Garden battle: Quebec City woman told she can't grow veggies in her front yard
Véronique Chapier has until Aug. 1 to comply with city's bylaws or will face fines
Beauty is in the eye of the beholder, they say, and a Quebec City woman believes her front-lawn vegetable garden is a living work of art.
But Véronique Chapier's neighbours don't quite agree with that assessment. And neither does the city, which has informed her that her garden breaks a number of bylaws.
Chapier, who lives in the Quebec City borough of Charlesbourg, has been growing vegetables such as lettuce, tomatoes and asparagus on her front lawn for years.
Her backyard is shady so she can't grow certain plants she wants to back there, she explained.
Chapier said she likes to use her garden as a way to teach children and others about what it takes to grow food. She also considers it to be something of a community initiative.
"I went to get some lettuce that was ready and it wasn't here, and I was happy about that," she said.
Her neighbours, however, think her work of art is just a mess and complained to the city.
Chapier now has days to move her garden to the backyard or side of her house, or face fines.
'Nothing aesthetic about it,' neighbour says
Two weeks ago, a city inspector informed Chapier that her garden breaks a number of rules, namely that:
- The vegetable garden can't be on her front lawn.
- Some plants are too tall and the landscaping is messy.
- Some are planted beyond her property line.
- There are wooden pallets and plastic containers on her lawn that constitute a nuisance.
Her neighbour Louisette Alain has reported the garden to the city once a year for the last three years. Alain says she has been trying to sell her house for two years and prospective buyers are put off by the garden.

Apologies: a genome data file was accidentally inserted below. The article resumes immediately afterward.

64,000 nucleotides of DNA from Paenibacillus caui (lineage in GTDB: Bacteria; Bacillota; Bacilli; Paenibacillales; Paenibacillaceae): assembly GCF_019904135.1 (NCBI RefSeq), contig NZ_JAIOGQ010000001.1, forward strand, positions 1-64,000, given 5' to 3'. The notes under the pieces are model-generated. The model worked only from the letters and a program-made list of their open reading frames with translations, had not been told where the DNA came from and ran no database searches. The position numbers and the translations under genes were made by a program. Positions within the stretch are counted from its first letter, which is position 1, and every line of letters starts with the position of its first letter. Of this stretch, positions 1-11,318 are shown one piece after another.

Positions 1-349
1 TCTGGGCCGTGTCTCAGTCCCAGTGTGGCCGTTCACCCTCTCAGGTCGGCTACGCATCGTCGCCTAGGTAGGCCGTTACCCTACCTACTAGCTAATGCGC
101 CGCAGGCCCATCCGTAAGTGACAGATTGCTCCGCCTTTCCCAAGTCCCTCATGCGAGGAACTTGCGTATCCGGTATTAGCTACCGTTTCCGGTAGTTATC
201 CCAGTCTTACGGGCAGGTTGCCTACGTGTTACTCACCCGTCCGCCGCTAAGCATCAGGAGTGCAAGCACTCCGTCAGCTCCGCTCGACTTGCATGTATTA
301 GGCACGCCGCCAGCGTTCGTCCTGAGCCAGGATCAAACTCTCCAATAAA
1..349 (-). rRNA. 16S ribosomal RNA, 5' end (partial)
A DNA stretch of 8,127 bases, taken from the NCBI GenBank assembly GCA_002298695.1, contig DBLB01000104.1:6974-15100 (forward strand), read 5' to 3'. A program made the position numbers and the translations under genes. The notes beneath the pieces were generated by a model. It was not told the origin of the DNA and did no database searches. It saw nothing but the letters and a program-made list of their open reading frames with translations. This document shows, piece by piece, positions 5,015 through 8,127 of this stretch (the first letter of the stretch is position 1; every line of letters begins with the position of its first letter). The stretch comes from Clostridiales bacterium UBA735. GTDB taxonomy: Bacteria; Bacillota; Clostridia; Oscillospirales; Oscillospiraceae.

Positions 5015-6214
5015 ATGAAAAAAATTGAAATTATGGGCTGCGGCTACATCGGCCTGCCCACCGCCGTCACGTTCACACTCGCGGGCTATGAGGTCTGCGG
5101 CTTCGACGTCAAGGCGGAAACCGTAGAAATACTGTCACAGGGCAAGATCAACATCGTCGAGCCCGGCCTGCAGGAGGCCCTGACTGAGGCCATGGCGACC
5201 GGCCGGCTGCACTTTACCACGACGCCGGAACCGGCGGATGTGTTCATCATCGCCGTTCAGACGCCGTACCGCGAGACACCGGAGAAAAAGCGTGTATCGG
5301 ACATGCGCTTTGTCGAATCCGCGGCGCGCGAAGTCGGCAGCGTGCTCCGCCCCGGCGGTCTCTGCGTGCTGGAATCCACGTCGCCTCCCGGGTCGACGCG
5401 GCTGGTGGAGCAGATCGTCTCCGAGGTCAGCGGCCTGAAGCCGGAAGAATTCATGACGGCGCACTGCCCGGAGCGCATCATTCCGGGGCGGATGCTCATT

Chapier's problem is reminiscent of a similar conflict from five years ago, when a Drummondville couple with a front-yard vegetable garden fought and succeeding in changing the city bylaw that prohibits the practice.
Such gardens are not allowed in Quebec City, Longueuil and Laval, but Montreal and Sherbrooke are OK with its residents growing food elsewhere than their backyards.
Chapier has already started moving her plants to the backyard and cleaning up. She has until Aug. 1 to finish the job, or her case could end up in court.
She said she is hoping the city will change the rules.
Marjorie Potvin, a spokesperson for the city, says though vegetable gardens at the front of residences are prohibited, they are tolerated as long as no one complains about them.
She said the city is looking into adopting a policy on urban agriculture, but there is no guarantee this issue will be part of it.
Based on a report by Radio-Canada's Cathy Senay